Just look at how many different palms there are in this one picture!
Mixed planting of fan palms
Our native Texas Sabal, Sabal texana, with Mediterranean Fan Palms, Chamerops humilis, in the front. The two in the middle front look to be something different but I can't tell from my picture - possibly a Windmill Palm, Trachycarpus fortunii.
Feather palms look like a feather. They have pinnate leaf which is formed by many small individual leaflets coming off the petiole. Below is an example of a feather palm. This is a Silver Date, Phoenix sylvestris. Feather palms tend to be very billowy. I think it gives them a very exotic look. The number of fronds (or branches) on this variety sure makes it look lush! Did you notice how the leaf margins have remained on the trunk? Palm people will say, "This variety keeps its boots".
Mixed planting of feather palms.
The tall ones are Foxtails, Wodyetia bifurcata and the short ones are Pygmy Date Palms, Phoenix roebelinii. New palm enthusiast almost always prefer feather palms over fan palms. But I love to mix both leaf shapes. In the combination above, the uprightness of the Chinese Fans, Livinstonia chinesis, contrasts wonderfully with the short Pygmy Dates in the front and right and mid-sized Pindo Palm, Butia capitata in the middle.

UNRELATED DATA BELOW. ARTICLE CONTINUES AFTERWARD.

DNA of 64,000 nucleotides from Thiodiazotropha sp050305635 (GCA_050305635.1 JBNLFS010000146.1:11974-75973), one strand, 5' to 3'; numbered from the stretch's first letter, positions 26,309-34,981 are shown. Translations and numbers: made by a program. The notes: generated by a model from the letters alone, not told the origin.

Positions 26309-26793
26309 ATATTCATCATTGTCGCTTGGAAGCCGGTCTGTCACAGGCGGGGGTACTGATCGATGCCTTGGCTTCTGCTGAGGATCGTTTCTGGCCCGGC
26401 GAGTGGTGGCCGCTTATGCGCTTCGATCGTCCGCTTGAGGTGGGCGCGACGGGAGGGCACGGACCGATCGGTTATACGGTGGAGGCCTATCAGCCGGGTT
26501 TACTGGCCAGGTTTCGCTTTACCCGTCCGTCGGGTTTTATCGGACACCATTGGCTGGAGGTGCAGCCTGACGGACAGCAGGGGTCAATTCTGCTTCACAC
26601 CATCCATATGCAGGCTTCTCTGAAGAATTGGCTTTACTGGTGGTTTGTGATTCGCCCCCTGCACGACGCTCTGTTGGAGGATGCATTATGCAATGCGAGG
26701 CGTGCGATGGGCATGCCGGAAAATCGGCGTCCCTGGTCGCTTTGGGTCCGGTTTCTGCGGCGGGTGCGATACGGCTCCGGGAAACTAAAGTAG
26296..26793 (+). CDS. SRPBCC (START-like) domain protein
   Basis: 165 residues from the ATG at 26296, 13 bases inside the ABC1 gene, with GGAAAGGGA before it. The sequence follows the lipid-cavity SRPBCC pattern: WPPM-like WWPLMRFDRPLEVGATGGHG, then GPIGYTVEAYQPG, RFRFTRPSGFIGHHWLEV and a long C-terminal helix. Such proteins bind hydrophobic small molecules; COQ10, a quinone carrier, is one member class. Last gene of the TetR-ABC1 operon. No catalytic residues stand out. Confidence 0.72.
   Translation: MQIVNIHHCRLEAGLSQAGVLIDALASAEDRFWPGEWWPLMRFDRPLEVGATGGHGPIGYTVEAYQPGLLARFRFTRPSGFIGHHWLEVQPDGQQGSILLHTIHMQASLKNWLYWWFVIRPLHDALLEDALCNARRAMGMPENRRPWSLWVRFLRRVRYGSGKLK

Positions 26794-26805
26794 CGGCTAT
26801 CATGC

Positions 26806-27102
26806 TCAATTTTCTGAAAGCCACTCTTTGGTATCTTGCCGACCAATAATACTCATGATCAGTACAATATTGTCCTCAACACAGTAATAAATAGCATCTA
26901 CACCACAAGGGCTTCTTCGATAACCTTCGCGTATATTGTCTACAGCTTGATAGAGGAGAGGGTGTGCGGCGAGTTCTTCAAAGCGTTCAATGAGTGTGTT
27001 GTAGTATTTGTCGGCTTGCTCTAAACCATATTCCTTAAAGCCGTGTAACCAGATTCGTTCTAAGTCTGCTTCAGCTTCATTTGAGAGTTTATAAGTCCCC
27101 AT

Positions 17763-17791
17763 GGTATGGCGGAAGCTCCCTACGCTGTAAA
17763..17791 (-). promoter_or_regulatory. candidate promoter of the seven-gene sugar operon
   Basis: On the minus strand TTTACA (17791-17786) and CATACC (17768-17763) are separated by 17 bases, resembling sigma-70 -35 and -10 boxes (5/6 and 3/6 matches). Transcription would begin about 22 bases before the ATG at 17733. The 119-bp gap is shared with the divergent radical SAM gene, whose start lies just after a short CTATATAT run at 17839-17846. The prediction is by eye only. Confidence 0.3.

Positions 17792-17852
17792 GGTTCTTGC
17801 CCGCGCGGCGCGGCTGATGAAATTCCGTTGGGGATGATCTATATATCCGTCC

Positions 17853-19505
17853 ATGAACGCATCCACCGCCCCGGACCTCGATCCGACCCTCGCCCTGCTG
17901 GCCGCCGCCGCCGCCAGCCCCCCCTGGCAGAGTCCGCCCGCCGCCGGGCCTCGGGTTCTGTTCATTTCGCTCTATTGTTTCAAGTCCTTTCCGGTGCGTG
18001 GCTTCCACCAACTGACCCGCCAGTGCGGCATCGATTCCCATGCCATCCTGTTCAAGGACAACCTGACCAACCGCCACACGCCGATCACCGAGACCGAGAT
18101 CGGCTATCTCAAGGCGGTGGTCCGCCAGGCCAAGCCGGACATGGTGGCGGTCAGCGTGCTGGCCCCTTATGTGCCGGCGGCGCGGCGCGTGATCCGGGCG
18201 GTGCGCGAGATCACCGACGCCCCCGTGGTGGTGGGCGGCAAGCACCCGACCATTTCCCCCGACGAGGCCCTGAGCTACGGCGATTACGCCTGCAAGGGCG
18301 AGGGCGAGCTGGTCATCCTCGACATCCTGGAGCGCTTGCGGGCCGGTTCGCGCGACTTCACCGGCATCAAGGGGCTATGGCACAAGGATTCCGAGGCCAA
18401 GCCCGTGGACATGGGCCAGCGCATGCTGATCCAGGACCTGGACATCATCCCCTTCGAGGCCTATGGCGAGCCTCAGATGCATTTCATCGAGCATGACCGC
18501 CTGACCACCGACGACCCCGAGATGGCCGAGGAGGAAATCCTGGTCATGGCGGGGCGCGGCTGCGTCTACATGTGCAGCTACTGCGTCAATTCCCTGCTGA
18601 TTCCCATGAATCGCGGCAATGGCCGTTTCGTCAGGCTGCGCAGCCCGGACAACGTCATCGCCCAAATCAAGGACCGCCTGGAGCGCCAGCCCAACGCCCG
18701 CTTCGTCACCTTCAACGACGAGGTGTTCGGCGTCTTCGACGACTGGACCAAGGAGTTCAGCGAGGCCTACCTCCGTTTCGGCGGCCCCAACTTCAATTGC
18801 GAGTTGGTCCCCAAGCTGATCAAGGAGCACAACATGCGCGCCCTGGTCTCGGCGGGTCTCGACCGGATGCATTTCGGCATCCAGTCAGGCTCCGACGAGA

If you hear the word, inflourescence, they are referring to the bloom stem. This green one is on a Pygmy Date.
Count up the number of different palms pictured in this short post. There are hundreds of different types with wonderfully unique characteristics. I hope that you will take a closer look at the palms around you.